His wife and I have danced together since we were in our teens, skinny trouble makers in Polk Gulch, wharf rats. Bareback discos of the land. So we know our moves. We hardly dance together until there’s some hard r and b measure when you need to lock eyes with another human being in mutual pleasure. Little bit of wilding always has been important to us. I never spent any time in the Kingston ghetto but I have my humiliations to shake off down these verdant frozen back roads. Sometimes a fourth will join in. I’m no angel of the first degree, I’m no tupelo honey, I know you come to the end of romantic adventuring and these snow fields cover over the pulse in your throat but I have a few years of it left.

Jeep through an avenue of snow plastered pines all the way there and home, sleepy, at three in the morning to this old blue hotel. Tiptoeing up the stairs with my cuffs full of snow and beer on my breath like my father before me. Didn’t have any little insults to mull over this morning. Just a little dry. No dry fuck of an inbox. I didn’t remember to care. I skittered on ice up to the diner and had a western sandwich the size of my own head. Slack jawed with the realization of my own joy about twenty times a day. Not a bad count.That’s one wicked night out there. That wind’d kill you. The special effects are amazing. I gotta make a call or two now, in case the lines go down, see whether the roof’s caved in at home . Going to do a little snowshoeing tomorrow I gather if the weather settles. I’ll have the ass of a retired figure skater if I don’t drop dead of a stroke this winter shoveling.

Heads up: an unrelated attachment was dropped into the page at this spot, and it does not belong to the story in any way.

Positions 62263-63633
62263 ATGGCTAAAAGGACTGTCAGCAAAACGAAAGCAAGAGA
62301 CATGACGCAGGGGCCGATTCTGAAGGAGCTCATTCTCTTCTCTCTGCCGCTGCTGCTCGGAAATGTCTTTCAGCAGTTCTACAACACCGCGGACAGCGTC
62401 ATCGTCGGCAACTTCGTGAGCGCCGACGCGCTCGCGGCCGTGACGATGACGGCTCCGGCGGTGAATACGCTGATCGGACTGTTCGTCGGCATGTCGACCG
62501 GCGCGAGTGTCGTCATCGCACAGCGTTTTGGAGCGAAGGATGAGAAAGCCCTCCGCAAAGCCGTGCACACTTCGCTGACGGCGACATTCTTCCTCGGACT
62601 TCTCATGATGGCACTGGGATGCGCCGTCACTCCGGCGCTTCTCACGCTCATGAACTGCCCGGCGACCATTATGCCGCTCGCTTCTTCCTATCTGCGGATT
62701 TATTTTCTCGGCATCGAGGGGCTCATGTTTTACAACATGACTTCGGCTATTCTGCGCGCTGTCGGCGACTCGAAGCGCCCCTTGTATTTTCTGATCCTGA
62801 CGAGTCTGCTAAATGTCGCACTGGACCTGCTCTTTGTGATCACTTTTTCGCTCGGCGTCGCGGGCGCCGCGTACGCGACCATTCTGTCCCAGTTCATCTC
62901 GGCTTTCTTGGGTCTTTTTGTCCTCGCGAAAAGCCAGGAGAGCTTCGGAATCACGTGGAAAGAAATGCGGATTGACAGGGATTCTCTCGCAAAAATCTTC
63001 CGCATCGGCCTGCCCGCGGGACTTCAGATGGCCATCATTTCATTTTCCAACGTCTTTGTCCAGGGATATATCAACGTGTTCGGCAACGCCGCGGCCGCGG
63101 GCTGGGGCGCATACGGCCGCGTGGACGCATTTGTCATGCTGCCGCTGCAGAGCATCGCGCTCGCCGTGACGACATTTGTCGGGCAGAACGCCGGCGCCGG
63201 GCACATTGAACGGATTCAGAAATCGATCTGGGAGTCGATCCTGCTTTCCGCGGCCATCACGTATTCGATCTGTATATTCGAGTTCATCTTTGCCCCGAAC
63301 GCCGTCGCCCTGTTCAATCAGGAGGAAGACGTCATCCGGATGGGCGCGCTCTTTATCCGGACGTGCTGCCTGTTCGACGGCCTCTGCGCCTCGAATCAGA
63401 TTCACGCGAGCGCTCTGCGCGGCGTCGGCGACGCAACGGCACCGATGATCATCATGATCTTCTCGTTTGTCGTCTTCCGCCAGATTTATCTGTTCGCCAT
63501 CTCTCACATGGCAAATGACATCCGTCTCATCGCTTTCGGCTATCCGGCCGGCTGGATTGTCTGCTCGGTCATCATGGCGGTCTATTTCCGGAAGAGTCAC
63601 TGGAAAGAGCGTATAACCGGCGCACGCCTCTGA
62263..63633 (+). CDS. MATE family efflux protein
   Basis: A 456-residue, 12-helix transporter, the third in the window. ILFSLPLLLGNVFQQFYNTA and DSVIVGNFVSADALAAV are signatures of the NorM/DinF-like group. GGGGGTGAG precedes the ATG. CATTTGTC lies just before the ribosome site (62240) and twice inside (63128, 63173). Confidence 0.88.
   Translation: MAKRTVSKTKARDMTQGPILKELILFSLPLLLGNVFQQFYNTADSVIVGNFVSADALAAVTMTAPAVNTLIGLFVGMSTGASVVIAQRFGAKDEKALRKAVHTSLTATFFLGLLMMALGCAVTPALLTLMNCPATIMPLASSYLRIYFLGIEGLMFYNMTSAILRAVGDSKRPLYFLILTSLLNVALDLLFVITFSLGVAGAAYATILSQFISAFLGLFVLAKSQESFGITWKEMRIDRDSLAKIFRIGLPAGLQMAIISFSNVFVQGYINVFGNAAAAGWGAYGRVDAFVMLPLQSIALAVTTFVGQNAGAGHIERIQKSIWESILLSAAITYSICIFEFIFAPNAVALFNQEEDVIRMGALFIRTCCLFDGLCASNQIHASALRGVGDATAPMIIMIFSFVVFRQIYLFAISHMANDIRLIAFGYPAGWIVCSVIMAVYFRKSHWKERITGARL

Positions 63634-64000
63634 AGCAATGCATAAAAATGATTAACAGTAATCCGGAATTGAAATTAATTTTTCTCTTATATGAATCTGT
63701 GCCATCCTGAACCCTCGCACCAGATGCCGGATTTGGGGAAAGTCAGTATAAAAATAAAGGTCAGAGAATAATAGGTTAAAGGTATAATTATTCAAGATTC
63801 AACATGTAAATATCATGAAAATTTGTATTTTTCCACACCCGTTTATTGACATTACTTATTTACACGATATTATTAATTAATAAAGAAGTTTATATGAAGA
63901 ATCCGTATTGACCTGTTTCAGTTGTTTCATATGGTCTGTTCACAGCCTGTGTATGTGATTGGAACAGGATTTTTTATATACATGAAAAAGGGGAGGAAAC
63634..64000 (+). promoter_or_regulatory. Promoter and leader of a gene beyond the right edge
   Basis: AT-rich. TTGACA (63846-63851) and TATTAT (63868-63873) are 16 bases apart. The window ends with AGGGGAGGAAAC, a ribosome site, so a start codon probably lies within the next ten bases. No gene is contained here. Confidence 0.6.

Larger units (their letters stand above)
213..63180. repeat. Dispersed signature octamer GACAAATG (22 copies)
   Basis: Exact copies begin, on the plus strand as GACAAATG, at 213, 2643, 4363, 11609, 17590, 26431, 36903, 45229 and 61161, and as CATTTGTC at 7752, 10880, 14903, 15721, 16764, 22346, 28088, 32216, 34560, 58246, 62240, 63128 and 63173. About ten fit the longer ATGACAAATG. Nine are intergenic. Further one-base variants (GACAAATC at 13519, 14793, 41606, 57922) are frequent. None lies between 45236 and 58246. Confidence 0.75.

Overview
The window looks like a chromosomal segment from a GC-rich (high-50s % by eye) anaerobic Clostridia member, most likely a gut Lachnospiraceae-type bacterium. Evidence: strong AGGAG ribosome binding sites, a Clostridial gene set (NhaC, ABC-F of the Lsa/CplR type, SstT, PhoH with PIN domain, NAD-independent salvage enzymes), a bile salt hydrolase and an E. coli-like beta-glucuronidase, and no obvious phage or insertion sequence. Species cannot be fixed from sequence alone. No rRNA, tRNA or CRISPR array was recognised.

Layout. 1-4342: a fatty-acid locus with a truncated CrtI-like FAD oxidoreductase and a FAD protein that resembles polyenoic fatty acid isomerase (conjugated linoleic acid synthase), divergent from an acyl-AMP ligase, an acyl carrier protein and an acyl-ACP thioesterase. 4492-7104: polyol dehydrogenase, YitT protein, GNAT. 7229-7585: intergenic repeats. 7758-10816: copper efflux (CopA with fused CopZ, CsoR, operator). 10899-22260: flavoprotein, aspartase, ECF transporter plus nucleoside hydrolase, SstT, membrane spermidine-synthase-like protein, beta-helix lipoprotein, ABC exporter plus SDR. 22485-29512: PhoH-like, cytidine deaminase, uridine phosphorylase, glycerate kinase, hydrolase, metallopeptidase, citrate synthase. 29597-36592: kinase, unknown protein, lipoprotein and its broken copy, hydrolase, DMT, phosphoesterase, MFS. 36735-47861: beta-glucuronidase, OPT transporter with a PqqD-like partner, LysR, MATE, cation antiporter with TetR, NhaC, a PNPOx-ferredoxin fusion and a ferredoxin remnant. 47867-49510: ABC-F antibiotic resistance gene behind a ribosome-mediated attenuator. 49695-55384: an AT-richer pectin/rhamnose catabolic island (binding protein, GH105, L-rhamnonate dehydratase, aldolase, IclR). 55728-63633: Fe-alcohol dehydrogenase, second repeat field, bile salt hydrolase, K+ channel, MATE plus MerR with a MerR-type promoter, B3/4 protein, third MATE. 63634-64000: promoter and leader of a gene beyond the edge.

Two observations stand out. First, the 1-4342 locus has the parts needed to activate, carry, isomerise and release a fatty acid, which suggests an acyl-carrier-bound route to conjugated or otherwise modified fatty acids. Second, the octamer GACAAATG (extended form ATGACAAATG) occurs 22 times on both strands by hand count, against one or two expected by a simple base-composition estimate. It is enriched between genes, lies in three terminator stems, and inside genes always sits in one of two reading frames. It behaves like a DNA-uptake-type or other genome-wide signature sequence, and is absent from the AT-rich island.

You’re that geisha boy again out there crossing over near Rivière du-Loup, be careful, keep your eyes on the road in this extended tantalization under this big close moon.Remember the trucks? Trunk full of loot. Private data cleared. I’m glad of those heated leather seats on a night like this. All those calibrated details of that material progress. Through Kamouraska, all of it. This is like one of those places you hurtle through on a clear night there with your chin in the keyboard light, places that barely register on global positioning. You know, ‘The waitress was no princess, but I held out my hand just to touch somebody strange and she gave me back my change.” You wonder what kind of fire could burn there in a heart to keep it resident but we know better.